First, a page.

But any shelter dog would be lucky to go home with Nitro's family or one of the many other families like them out there.

Anne

I completely agree with this post- our shelter emphasizes Education rather than Restriction. We are also not judges of the type of home an animal will be going to. Who's to say that every animal needs a perfect home? Why isn't a good home ok? Or how about an adequate home? Who am i to judge how much an animal is loved based on the lifestyle of their owner? And if the animal comes back, it's not a failed adoption, it's an opportunity to rehome a dog, and it's now a customer that has used two of our service (adoption and surrender). The next time i'm going to help them find a more appropriate match, and they'll be more likely to use our other services such as training classes, or recommend us to their friends, or leave us a bequest in their will. Every customer is a potential adopter, volunteer, and donor. And word of mouth is how we do business.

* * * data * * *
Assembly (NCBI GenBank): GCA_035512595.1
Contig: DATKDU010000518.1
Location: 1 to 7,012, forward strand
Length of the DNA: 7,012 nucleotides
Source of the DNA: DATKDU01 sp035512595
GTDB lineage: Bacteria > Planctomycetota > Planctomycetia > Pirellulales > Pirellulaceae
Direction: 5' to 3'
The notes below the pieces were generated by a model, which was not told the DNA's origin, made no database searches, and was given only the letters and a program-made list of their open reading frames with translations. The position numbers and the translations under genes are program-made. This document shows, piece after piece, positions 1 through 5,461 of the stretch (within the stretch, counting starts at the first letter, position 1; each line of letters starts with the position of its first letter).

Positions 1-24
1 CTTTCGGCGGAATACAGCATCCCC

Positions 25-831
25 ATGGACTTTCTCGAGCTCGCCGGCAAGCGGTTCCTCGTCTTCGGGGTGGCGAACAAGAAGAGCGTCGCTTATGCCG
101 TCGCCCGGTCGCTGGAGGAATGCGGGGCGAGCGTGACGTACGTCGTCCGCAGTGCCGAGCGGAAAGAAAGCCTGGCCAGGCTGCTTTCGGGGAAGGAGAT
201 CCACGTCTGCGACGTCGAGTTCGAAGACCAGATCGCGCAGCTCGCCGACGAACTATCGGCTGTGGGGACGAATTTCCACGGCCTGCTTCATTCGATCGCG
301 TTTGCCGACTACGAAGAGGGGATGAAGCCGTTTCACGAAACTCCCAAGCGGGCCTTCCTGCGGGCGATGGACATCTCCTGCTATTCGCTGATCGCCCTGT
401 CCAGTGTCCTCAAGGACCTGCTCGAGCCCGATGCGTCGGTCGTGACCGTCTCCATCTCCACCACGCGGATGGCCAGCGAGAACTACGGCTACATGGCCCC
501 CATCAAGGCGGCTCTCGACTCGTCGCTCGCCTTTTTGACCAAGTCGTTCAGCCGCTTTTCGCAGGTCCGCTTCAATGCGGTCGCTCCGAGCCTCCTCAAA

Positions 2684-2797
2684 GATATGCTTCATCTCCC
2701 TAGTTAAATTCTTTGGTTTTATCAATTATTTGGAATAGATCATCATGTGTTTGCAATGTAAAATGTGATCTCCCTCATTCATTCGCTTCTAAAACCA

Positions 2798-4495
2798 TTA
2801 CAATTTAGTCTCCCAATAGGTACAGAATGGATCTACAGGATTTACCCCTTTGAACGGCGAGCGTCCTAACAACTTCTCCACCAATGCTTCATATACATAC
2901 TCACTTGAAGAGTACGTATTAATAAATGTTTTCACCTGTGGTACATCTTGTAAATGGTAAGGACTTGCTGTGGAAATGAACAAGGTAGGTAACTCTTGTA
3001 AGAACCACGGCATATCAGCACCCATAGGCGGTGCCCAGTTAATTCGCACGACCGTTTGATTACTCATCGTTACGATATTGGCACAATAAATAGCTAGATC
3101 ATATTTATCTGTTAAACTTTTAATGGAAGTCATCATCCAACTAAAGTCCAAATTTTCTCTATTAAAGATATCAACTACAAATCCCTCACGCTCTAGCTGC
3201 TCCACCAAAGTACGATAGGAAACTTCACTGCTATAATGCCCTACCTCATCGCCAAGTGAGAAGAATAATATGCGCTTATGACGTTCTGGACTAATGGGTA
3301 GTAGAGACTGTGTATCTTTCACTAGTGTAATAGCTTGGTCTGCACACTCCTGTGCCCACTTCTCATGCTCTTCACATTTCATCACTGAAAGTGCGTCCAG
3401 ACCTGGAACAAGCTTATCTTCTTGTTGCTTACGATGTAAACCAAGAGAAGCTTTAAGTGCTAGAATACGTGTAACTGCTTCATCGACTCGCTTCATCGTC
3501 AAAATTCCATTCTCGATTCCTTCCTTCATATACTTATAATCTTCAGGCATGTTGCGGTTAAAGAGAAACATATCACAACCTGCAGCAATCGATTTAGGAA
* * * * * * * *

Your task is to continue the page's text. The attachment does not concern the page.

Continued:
Brent Toellner

I'm so glad to hear that it sounds like many shelters are adjusting their policies. We have many here with blanket fencing requirements...even though one of the largest growth areas in the city is young professionals and empty nesters moving into new downtown condos. Many want dogs and are frequently denied.

Themacanator, I don't understand the idea of not spending an hour with someone who wants to adopt a dog that doesn't meet your criteria. Within 2 days, you'll have lost that hour back, caring for that dog, feeding it, and cleaning up after it. That hour working with a potential adoptor would have been time very well spent IMO.